5. Calculate hue and sauturation across the image (in order to identify areas that seem to be skin-coloured)
  6. Combine the texture amplitude and hue data to identify areas of skin (the texture amplitude, hue and saturation must be within acceptable "this is probably skin" bounds)
  7. Expand these areas of skin using a more relaxed texture amplitide / hue / saturation "this is probably skin" filter
  8. Check these areas for holes - no holes (for non-skin facial features, such as eyes) means no face
    • Any skin areas that are very small are ignored
    • Any skin areas that are extreme aspect ratios are ignored (very, very wide areas or very, very tall areas are probably not faces)
  9. Expand the areas slightly because, even with the flexible-skin-filter expansions, the area that a human would identify as being a person's face is slightly larger than the areas identified by this algorithm

Calculating hue, saturation and texture amplitude (steps 1-7) to identify skin areas

The first few steps are fairly simple. If the image is either taller or wider than 400px then it's shrunk down so that the largest side is 400px. "Naked People Skin Filter" talks about applying "smoothing" (which I'll cover in a moment) relative to the size of the image but doesn't suggest any restrictions on the image size. "Face Detection in Color Images" mentions that only images up to 250px were used. With the test images I used, I found that capping at 400px provided a reasonable balance between identifying faces and not taking too long to process. I used the Tiger Woods image initially to try to ensure that my calculations were matching those described in "Face Detection in Color Images" but I used other test images (which will appear further down) to double-check that everything seemed to be working as expected. There are some differences between how Fleck & Forsyth ("Naked People Skin Filter") and Kapur ("Face Detection in Colour Images") perform the analysis and my test images led me to tweak a few parameters myself.

Fleck & Forsyth recommend pulling down the colour values so that the minimum value is zero because it "avoids potentially significant desaturation of opponent color values if the zero-response is far from zero". What this means is that the darkest parts of an image are probably not "true black" (ie. RGB 0, 0, 0) and the theory is that we should get better results if everything is adjusted down so that the darkest colour is black. In practice, I look for the lowest of any of the R, G or B values from any pixel in the image and subtract that value from every R, G and B value across all pixels in the image.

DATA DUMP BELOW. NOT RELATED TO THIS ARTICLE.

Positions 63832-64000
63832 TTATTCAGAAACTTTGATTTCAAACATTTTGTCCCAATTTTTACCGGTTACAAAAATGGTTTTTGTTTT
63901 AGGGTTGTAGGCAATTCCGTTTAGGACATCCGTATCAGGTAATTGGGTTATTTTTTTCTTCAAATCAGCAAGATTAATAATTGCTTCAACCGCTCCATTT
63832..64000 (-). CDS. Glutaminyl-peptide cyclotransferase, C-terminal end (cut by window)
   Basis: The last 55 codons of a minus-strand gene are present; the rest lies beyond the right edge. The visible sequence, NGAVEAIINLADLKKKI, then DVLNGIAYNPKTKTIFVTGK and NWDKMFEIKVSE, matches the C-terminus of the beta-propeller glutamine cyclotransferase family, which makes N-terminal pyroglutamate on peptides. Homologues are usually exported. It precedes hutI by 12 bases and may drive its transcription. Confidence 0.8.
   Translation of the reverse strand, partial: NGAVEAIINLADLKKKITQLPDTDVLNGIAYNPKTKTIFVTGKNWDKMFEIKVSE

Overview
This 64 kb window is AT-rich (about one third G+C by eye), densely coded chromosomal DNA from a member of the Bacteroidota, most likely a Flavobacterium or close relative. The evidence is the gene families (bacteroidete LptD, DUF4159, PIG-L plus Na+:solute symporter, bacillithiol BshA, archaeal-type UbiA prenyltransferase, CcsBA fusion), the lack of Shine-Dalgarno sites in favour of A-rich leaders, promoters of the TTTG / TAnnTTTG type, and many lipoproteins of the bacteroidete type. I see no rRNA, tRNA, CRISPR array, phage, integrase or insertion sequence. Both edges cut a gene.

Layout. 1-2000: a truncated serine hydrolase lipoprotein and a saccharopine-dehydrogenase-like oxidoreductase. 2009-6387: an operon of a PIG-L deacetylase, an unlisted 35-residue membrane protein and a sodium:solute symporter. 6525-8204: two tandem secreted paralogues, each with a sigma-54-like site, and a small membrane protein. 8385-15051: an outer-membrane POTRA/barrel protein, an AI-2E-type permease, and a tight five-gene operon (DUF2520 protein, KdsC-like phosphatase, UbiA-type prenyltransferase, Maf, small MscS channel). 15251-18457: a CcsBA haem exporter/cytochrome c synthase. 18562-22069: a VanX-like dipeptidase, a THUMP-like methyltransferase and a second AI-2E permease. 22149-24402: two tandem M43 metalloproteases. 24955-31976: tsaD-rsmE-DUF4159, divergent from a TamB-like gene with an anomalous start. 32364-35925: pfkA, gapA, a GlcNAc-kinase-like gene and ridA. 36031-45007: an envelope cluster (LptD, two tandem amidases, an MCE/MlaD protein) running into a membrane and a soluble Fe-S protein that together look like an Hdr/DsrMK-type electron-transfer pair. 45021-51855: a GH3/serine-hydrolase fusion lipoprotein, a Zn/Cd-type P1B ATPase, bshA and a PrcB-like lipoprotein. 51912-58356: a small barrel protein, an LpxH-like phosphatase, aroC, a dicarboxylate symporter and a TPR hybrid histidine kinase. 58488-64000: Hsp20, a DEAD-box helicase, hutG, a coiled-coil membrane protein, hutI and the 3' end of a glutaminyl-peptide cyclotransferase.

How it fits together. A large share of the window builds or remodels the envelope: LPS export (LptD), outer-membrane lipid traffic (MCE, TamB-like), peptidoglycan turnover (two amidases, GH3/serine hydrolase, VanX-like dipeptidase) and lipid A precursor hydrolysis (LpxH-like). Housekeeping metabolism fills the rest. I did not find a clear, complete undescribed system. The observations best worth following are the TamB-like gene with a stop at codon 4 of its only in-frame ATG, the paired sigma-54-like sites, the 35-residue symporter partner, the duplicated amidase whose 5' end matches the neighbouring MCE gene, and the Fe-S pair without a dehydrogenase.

Next, I generate "RgByI" values for every pixel. This a trio of values; an RG (red-green) spectrum value, a BY (blue-yellow) spectrum value and an intensity. Since I'm going to spend a lot of time taking the pixels from an image and loading them into a 2D array and then performing a range of operations on them, I've written a DataRectangle<T> class that makes this easier. When I first read the data from an image, the pixels are loaded and used to populate a DataRectangle of RGB values. When I need to get RgByI values from them, I can do the following (using Kapur's formulae from "Face Detection in Colour Images) -

var rgByIValues = colourData.Transform(colour =>
{
    Func<byte, double> L = x => (105 * Math.Log10(x + 1));
    return new IRgBy(
        rg: L(colour.R) - L(colour.G),
        by: L(colour.B) - ((L(colour.G) + L(colour.R)) / 2),
        i: (L(colour.R) + L(colour.B) + L(colour.G)) / 3
    );
});

In order to reduce unhelpful detail in the image somewhat, the RgByI values have a "windowing median filter" applied to them. From "Face Detection in Colour Images" -

The Rg and By matrices are then filtered with a windowing median filter .. with sides of length 4*SCALE. The SCALE value is calculated as being the closest integer value to (height+width)/320

(The "Naked People Skin Filter" paper recommends using 2*SCALE for the RG and BY values, which I have gone with because I found the results to be just as accurate and it's less computational work than 4*SCALE)

To do this, you go through every pixel and take its value and the values from the surrounding pixels, sort them, take the middle value (the "median") and use that as the new value for the current pixel. The idea is that this reduces noise by discarding any outlier pixel colours in a given range. I take a square block around where the initial pixel is but it would probably be better to approximate a circular area if the media filter radius is large (in my filter, it's never more than three).

After smoothing the RG/BY data, their values are combined to generate hue and saturation -

var smoothedHues = smoothedRG.CombineWith(
    smoothedBY,
    (rg, by) => new
    {
        Hue = RadianToDegree(Math.Atan2(rg, by)),
        Saturation = Math.Sqrt((rg * rg) + (by * by))
    }
);

Hue Saturation

The two images here are the hue and saturation values generated from the original image.

In order to generate greyscale images, I had to translate the hue and saturation values into the 0-255 range. The hue values will be in the range of -180 to +180 degrees so I just added 180 and then divided by 2. The saturation values are always positive and won't exceed 0-255 if multiplied by 2, so I just did that.

Generating texture amplitude is more complicated. We start with the intensity values from the RgByI data. We then run that through a median filter of 2 * SCALE and calculate the difference between every point in the median filter result and the original intensity. Finally, we run the result of the calculation through a median filter of 3 * SCALE. It may be clearer with some code -